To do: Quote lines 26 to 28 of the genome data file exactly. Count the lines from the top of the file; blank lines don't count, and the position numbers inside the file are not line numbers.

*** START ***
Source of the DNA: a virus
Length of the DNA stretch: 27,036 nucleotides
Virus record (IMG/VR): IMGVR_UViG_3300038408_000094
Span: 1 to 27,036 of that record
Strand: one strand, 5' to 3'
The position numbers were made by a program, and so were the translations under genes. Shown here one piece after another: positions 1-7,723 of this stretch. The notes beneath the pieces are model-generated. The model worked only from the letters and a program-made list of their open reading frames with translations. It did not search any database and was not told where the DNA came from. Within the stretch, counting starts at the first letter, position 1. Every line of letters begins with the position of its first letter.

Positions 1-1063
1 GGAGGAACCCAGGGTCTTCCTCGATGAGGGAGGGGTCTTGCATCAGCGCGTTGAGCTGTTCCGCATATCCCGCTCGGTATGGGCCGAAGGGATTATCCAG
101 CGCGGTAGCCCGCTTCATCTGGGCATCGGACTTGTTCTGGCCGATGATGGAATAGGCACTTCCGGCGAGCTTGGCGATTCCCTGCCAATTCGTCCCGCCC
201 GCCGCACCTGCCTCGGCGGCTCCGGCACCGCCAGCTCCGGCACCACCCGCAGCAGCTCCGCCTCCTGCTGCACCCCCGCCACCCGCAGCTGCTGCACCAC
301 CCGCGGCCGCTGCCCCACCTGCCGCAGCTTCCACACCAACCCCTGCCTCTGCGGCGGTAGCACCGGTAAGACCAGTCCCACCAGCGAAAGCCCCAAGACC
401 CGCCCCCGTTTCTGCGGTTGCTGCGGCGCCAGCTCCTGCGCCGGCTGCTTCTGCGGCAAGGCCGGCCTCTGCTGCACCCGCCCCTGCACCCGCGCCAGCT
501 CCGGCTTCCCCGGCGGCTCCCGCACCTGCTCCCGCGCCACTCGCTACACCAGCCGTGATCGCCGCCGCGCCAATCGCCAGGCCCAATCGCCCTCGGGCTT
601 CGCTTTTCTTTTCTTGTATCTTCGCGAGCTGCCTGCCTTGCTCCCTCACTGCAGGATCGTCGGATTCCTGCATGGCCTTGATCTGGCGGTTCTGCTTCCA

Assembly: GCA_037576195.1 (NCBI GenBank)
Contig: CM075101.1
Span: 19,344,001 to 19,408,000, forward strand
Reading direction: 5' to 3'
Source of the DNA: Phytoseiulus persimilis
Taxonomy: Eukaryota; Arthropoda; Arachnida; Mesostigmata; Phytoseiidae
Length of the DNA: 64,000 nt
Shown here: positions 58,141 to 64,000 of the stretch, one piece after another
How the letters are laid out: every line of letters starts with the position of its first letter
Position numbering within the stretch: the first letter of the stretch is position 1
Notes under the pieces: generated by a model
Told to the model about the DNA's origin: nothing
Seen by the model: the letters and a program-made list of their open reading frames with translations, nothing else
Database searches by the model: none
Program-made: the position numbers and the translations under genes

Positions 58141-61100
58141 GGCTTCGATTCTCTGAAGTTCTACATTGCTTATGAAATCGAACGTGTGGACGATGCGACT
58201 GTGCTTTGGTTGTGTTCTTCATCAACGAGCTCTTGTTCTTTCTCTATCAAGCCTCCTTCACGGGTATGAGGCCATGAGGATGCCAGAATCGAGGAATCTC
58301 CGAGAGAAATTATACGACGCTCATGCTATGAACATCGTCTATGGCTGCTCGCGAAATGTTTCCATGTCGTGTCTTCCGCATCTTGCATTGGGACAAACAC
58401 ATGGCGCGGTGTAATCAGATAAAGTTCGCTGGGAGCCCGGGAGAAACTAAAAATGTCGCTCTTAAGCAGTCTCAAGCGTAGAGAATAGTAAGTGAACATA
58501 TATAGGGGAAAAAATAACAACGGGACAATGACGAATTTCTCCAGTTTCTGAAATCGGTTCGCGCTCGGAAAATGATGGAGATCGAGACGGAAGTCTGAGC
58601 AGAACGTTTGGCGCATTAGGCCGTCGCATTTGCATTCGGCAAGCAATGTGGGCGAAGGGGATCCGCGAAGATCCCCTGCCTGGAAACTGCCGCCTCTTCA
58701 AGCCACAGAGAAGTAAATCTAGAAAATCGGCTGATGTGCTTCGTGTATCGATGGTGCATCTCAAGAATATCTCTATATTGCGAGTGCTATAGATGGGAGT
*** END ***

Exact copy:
Told to the model about the DNA's origin: nothing
Seen by the model: the letters and a program-made list of their open reading frames with translations, nothing else
Database searches by the model: none